You think that you have problems? Take a look for a moment at the Bobby Valentine Red Sox.
Although they just swept a three-game series from the Twins, the Bosox stand at 7-10 and are in the basement of the A.L. East as they invade the Cell starting tonight for a four-game series. And I’m sure they haven’t forgotten last Saturday’s debacle when they blew a 9-0 lead to the Yankees and lost to their bitter rivals, 15-9.
If that weren’t enough, they’ve lost two-thirds of their regular outfield with serious injuries to Carl Crawford and Jacoby Ellsbury, have a decimated bullpen that was severely weakened by an injury to new closer Andrew Bailey on the eve of Opening Day and the starting staff has been far from stellar. Add a little bit of smugness and unfortunate rhetoric from their new skipper and you have a team, as presently constituted, that will have trouble contending with the likes of the Yankees, Rays and even Blue Jays. That said, it will be interesting to see how the sweep in Minnesota has lifted their spirits.
Our Sox come in at 10-8 and in a virtual tie with the Tribe for the division lead after a 4-2 road trip to Seattle and Oakland. It’ll Philip Humber on the mound tonight, fresh off of his perfect game. He’ll be facing promising youngster Felix Doubront.
Friday night it will be John Danks vs. converted reliever Daniel Bard, unbeaten Jake Peavy vs. Jon Lester on Saturday and Gavin Floyd vs. Josh Beckett on Sunday.
It wasn’t an oversight: No, I didn’t overlook yesterday’s 14-inning loss to Oakland. Just didn’t have the heart to revisit the bad memories.
The Tigers certainly seem in it to win it. Victor Martinez out for the season? No problem, let’s spend $214 million on Prince Fielder to replace him.
With yesterday’s signing, Detroit should unquestionably be the heavy favorites to win the A.L. Central. But we all know that the winners in the offseason aren’t always the winners when all is said and done.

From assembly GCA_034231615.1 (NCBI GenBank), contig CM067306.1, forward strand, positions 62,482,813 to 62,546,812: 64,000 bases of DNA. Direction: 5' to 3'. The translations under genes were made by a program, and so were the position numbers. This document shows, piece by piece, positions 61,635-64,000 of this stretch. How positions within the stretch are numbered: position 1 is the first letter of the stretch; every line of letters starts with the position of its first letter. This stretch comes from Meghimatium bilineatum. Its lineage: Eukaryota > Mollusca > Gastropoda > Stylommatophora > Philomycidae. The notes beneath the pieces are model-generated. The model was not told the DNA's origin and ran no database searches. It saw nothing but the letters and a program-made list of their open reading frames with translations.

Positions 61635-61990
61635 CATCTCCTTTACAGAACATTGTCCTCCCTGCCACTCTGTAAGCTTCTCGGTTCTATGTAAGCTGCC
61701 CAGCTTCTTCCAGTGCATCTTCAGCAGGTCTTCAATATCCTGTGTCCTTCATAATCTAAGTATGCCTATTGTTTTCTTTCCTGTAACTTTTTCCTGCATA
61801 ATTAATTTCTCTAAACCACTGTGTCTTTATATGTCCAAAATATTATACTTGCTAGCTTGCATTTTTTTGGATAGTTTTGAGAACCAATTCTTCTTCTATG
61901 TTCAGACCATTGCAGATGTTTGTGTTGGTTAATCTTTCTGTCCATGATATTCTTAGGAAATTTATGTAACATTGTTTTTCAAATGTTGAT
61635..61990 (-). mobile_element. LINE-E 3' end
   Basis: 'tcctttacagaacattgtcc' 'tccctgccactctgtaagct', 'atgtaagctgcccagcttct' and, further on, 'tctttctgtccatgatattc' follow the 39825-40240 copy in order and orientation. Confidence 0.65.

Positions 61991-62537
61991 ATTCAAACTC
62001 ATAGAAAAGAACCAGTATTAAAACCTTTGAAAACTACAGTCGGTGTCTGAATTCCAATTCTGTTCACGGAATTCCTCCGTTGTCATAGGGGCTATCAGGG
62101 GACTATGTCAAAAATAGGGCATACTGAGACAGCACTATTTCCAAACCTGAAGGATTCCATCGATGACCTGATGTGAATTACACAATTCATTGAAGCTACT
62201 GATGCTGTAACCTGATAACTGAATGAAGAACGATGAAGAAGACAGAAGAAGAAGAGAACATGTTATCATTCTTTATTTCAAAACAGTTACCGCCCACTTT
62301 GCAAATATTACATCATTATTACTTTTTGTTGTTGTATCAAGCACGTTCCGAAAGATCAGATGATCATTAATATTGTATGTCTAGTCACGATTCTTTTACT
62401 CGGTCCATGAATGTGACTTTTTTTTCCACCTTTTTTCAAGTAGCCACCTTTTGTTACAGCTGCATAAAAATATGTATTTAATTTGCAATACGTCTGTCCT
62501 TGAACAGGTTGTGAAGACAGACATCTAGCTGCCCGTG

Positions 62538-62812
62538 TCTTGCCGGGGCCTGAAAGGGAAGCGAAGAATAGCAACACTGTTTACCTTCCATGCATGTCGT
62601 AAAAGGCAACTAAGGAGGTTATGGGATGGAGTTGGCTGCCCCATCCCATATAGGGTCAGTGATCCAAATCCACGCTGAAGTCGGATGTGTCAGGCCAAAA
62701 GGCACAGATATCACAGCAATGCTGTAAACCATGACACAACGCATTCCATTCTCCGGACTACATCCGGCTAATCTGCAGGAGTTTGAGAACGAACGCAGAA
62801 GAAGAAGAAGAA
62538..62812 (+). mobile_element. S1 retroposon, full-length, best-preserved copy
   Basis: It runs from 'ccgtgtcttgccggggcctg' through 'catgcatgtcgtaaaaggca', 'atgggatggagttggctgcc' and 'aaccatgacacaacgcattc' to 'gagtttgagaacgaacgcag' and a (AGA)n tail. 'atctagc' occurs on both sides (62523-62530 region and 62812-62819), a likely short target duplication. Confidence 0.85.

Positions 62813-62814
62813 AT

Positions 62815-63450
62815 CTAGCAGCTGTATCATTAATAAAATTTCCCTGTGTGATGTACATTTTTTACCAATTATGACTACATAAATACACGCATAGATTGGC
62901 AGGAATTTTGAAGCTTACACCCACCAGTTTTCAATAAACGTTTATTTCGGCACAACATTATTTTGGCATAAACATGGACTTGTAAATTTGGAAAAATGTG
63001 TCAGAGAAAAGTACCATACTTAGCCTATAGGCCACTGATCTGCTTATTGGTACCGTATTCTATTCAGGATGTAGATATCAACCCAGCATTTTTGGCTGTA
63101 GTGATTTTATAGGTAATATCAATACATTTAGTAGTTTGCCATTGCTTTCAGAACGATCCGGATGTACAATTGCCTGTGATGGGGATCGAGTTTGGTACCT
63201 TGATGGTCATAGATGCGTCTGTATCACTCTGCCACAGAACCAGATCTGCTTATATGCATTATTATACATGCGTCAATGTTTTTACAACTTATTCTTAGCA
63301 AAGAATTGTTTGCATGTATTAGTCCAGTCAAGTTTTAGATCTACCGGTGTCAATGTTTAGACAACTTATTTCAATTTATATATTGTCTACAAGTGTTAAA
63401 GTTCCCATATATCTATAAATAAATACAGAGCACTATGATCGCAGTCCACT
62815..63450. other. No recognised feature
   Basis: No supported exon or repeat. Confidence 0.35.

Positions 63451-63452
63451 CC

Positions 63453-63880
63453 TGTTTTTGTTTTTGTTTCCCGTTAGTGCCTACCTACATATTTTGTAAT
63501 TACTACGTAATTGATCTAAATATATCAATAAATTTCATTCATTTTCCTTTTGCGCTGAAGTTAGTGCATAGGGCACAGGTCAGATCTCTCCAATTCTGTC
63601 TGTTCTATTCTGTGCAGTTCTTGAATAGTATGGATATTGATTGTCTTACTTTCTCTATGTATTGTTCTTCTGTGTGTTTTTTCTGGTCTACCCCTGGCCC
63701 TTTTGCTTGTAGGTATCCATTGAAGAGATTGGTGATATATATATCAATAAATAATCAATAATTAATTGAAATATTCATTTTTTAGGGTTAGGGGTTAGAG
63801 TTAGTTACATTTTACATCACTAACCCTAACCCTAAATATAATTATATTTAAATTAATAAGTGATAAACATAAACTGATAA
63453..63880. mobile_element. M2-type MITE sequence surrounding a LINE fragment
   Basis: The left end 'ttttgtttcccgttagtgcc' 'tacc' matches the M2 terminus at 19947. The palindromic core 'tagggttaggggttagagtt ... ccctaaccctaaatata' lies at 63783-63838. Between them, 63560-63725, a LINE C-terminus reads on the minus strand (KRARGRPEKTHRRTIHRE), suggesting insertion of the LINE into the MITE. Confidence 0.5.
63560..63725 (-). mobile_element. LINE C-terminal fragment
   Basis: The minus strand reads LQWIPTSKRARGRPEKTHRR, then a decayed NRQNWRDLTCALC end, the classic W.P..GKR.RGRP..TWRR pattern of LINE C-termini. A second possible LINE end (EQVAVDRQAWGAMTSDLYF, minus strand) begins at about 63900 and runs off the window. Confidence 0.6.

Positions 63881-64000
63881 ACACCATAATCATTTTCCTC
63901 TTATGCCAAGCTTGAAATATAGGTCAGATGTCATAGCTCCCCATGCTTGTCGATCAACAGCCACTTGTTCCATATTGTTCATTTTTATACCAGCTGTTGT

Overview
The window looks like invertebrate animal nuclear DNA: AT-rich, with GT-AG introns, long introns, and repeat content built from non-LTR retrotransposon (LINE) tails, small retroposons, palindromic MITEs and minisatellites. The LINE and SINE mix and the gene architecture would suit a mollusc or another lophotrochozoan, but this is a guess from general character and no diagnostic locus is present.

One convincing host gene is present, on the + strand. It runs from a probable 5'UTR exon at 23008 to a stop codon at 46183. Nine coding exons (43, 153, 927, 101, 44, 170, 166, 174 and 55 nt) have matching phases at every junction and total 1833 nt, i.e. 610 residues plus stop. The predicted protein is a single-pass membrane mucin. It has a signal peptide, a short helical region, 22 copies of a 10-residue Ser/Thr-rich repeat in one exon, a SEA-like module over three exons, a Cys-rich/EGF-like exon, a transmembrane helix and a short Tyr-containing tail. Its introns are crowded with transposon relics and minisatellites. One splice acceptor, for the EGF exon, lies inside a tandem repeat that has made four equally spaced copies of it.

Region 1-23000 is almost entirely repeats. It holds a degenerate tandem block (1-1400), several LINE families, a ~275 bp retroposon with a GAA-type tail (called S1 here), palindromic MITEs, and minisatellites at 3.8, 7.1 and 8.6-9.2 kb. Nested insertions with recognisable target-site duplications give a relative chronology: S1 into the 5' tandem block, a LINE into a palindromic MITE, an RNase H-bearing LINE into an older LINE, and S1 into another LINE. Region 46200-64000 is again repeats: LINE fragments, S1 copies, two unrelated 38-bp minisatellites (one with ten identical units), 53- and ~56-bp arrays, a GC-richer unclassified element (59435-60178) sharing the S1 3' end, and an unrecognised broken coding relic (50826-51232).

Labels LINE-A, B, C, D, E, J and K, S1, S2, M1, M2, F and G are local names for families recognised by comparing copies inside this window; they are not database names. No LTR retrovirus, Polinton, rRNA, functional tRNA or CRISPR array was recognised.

The combination of Fielder and Miguel Cabrera hitting back to back in scary. And add Justin Verlander heading up a solid pitching staff, it’s pretty hard to think the Sox, Indians, Royals or Twins could outlast the rivals from Motown.
That said, stranger things have happened and it would be foolish to just give up and hand over the division title to Detroit. From a White Sox perspective, let’s just hope Adam Dunn, Alex Rios and Gordon Beckham rebound and our newly-formed pitching staff delivers. If they do, the South Siders certainly could be as big a pleasant surprise as we were a disappointing one a year ago.
When I heard the Fielder announcement, all I could think of was that the Sox once had Frank Thomas and Albert Belle hitting back to back–a duo even more formidable than the Fielder/Cabrera duo. And the record shows that it didn’t produce a championship team. In fact, the Sox finished around .500 in both seasons Thomas and Belle played together.
So, keep the faith.
After suffering through the demoralizing three-game sweep at the hands of Tigers, which included an 8-1 defeat, a blown 8-1 lead and an embarrassing 18-2 thrashing on Sunday night, the White Sox facing the prospect of a split doubleheader in Minnesota on Monday was a scary thought. Especially since the Sox arrived at their Twin Cities hotel around 2 a.m.
But you never know about the game of Baseball.
Philip Humber, rebounding from a tough few starts and a stint on the DL, was outstanding in the first game. He hurled a shutout in his seven innings of work and emerged as the winning pitcher, thanks to a Chris Sale save, in the 2-1 victory.
If Humber’s performance wasn’t impressive enough, rookie Zach Stewart outdid him in the nightcap. Stewart (pictured above at far right, enjoying the moment) flirted with a perfect game, which was thwarted by a Danny Valencia double leading off the eighth inning, and chalked up a complete game, one-hit shutout for a 4-0 triumph.
The Sox are still eight games behind the sizzling Tigers with a tough road ahead, but for now a doubleheader sweep with two young starters with modest expectations allowing zero runs is something to celebrate.
I remember the day in October, 2009, when the White Sox claimed outfielder Alejandro De Aza on waivers from the Florida Marlins–and I wondered if he was good enough to make the major league roster.
De Aza had played professionally since he was signed as a free agent by the Dodgers in 2001–but it was ba rocky road. After a couple seasons in the low minors, he was selected by the Marlins in the 2004 Minor League Rule 5 draft. He eventually had cups of coffee with Florida in 2007 and 2009, though wrist and ankle injuries hampered his progress. Obviously the Sox felt that if he were injury-free, he could contribute.
The speedy outfielder made a positive first impression in a Sox uniform as he enjoyed an outstanding spring training in 2010. He didn’t break camp with the Sox (though some thought he should have) but joined them during the season and hit an even .300 in 30 at bats while hitting .302 in 318 at bats at Charlotte.